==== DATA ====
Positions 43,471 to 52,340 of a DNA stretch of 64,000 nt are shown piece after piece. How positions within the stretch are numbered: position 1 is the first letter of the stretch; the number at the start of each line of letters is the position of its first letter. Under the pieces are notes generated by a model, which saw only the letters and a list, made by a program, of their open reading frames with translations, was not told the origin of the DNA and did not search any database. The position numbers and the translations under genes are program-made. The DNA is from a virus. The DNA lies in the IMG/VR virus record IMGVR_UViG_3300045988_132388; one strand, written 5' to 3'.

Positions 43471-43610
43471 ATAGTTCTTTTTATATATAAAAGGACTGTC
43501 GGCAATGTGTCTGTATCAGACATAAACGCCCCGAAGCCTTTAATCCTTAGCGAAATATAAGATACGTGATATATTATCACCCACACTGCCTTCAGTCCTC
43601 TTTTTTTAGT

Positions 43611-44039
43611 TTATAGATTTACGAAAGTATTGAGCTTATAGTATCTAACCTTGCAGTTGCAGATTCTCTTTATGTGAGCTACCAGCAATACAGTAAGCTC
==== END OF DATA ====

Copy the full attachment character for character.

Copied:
Positions 43,471 to 52,340 of a DNA stretch of 64,000 nt are shown piece after piece. How positions within the stretch are numbered: position 1 is the first letter of the stretch; the number at the start of each line of letters is the position of its first letter. Under the pieces are notes generated by a model, which saw only the letters and a list, made by a program, of their open reading frames with translations, was not told the origin of the DNA and did not search any database. The position numbers and the translations under genes are program-made. The DNA is from a virus. The DNA lies in the IMG/VR virus record IMGVR_UViG_3300045988_132388; one strand, written 5' to 3'.

Positions 43471-43610
43471 ATAGTTCTTTTTATATATAAAAGGACTGTC
43501 GGCAATGTGTCTGTATCAGACATAAACGCCCCGAAGCCTTTAATCCTTAGCGAAATATAAGATACGTGATATATTATCACCCACACTGCCTTCAGTCCTC
43601 TTTTTTTAGT

Positions 43611-44039
43611 TTATAGATTTACGAAAGTATTGAGCTTATAGTATCTAACCTTGCAGTTGCAGATTCTCTTTATGTGAGCTACCAGCAATACAGTAAGCTC